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Over the past couple of days, we’ve added a new section making it easier for you to access the work of our colleagues in the AfriMAP project. As with the Mapping Digital Media section, you can now also read AfriMAP reports about public media environments in Africa right here on mediapolicy.org.

Visit mediapolicy.org/AfriMAP to learn more. It’s a work-in-progress, and we welcome your feedback!

 

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If you ask Kenyan journalists what is taking place at the editorial level, they will unanimously respond: “Media ownership.” An editor from Eldoret, Rift Valley highlights the difficult position that editorial staff are in: “I am an editor of an enterprise where the owner at times intercepts my reporters in a bid to alter our editorial perspectives. He actually changes content to suit his desires and those of his political friends. I have threatened to resign if he continues.”
[…]
The report finds that while media ownership is sometimes obvious, media owners often use their spouse, parents or trusted friends to register their media outlets, making it difficult to obtain clear data on media ownership. For instance, the researcher notes that the connection of presidential candidate Uhuru Kenyatta with MediaMax (owner of Kameme FM, Milele FM, The People and K24 among others) is factually true but legally untrue because the name of Uhuru Kenyatta does not appear in any legal document.

If you ask Kenyan journalists what is taking place at the editorial level, they will unanimously respond: “Media ownership.” An editor from Eldoret, Rift Valley highlights the difficult position that editorial staff are in: “I am an editor of an enterprise where the owner at times intercepts my reporters in a bid to alter our editorial perspectives. He actually changes content to suit his desires and those of his political friends. I have threatened to resign if he continues.”
[…]
The report finds that while media ownership is sometimes obvious, media owners often use their spouse, parents or trusted friends to register their media outlets, making it difficult to obtain clear data on media ownership. For instance, the researcher notes that the connection of presidential candidate Uhuru Kenyatta with MediaMax (owner of Kameme FM, Milele FM, The People and K24 among others) is factually true but legally untrue because the name of Uhuru Kenyatta does not appear in any legal document.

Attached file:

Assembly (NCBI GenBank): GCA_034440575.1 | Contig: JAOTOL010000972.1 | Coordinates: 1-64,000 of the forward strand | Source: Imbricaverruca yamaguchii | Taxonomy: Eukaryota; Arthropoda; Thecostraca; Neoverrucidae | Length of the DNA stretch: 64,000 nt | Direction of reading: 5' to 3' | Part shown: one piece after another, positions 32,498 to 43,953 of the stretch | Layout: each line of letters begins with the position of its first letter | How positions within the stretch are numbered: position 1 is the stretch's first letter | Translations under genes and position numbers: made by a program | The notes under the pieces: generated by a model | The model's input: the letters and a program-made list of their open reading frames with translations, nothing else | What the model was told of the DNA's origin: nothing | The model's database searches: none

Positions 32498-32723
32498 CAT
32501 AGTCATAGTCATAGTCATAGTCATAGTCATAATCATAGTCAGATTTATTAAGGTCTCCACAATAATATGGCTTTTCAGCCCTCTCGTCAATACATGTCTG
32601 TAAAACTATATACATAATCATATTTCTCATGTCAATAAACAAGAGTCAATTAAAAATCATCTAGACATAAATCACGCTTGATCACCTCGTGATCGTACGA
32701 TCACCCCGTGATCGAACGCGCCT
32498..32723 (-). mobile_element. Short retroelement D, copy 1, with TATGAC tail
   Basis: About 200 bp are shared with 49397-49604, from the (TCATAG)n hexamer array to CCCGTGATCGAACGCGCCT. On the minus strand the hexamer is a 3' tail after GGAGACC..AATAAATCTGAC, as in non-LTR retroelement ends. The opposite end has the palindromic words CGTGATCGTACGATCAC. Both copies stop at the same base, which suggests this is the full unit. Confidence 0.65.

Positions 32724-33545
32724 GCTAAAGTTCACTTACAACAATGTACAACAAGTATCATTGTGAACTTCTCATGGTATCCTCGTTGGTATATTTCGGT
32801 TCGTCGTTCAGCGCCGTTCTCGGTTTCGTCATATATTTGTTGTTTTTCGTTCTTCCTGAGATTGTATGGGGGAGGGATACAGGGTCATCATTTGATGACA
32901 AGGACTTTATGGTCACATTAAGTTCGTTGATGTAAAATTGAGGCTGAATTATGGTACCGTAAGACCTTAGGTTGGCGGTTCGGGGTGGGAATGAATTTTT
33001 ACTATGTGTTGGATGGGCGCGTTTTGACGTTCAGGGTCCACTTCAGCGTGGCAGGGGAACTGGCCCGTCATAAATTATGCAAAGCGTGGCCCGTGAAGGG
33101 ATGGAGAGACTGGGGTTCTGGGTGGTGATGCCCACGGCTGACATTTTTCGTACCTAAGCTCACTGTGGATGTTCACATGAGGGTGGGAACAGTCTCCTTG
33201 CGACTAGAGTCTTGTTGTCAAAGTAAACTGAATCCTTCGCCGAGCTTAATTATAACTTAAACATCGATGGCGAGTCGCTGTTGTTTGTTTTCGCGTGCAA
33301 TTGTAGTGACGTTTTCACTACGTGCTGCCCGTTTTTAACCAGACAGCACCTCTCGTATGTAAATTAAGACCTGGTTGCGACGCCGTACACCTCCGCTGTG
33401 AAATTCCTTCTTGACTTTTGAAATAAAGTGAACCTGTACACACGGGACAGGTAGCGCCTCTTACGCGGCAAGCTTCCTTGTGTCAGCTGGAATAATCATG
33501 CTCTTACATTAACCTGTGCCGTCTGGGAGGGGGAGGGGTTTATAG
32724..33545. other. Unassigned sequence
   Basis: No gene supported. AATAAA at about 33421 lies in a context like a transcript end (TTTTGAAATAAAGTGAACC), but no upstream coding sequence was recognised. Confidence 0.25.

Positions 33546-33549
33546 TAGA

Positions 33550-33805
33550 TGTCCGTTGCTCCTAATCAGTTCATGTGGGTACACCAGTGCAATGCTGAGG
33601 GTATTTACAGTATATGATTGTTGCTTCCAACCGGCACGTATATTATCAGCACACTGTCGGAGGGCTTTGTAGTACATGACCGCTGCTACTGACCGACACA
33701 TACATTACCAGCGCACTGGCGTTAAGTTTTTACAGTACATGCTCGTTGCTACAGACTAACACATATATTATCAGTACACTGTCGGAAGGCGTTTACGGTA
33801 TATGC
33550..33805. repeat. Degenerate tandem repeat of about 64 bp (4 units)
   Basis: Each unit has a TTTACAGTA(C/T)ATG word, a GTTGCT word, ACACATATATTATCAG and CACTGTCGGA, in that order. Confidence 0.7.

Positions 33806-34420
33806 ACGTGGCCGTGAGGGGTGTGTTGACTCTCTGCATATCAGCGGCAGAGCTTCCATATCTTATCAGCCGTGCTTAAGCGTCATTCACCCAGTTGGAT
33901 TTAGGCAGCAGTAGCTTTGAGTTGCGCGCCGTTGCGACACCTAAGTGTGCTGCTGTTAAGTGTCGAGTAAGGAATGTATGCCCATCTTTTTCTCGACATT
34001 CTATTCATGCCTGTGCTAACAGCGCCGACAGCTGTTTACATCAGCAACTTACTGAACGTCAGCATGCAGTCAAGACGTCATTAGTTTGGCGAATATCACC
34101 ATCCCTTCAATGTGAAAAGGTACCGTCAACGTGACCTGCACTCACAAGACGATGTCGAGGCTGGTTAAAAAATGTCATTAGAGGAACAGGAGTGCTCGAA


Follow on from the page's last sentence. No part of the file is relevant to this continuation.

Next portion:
Successful prosecution of hate speech can help stop it, but the success depends on getting water-tight evidence, which is never easy due to the difference in interpreting what has been said,” she told IRIN. Lack of such evidence led to charges being dropped against three politicians accused of using hate speech during a 2010 referendum on a new constitution. The 2008 law defines hate speech as that which advocates or encourages violent acts against a specific group, and creates a climate of hate or prejudice, which may, in turn, foster the commission of hate crimes. Part of the problem in enforcing this act is that “this definition is broad [so] providing evidence that passes the prosecutorial threshold is somewhat difficult” according to Abdullah Boru Halakhe, Horn of Africa analyst at the International Crisis Group. “Where can we draw the line between what constitute hate speech and infringement of freedom of expression?” he asked.

IRIN Africa | Analysis: Taming hate speech in Kenya

“Successful prosecution of hate speech can help stop it, but the success depends on getting water-tight evidence, which is never easy due to the difference in interpreting what has been said,” she told IRIN. Lack of such evidence led to charges being dropped against three politicians accused of using hate speech during a 2010 referendum on a new constitution. The 2008 law defines hate speech as that which advocates or encourages violent acts against a specific group, and creates a climate of hate or prejudice, which may, in turn, foster the commission of hate crimes. Part of the problem in enforcing this act is that “this definition is broad [so] providing evidence that passes the prosecutorial threshold is somewhat difficult” according to Abdullah Boru Halakhe, Horn of Africa analyst at the International Crisis Group. “Where can we draw the line between what constitute hate speech and infringement of freedom of expression?” he asked.

IRIN Africa | Analysis: Taming hate speech in Kenya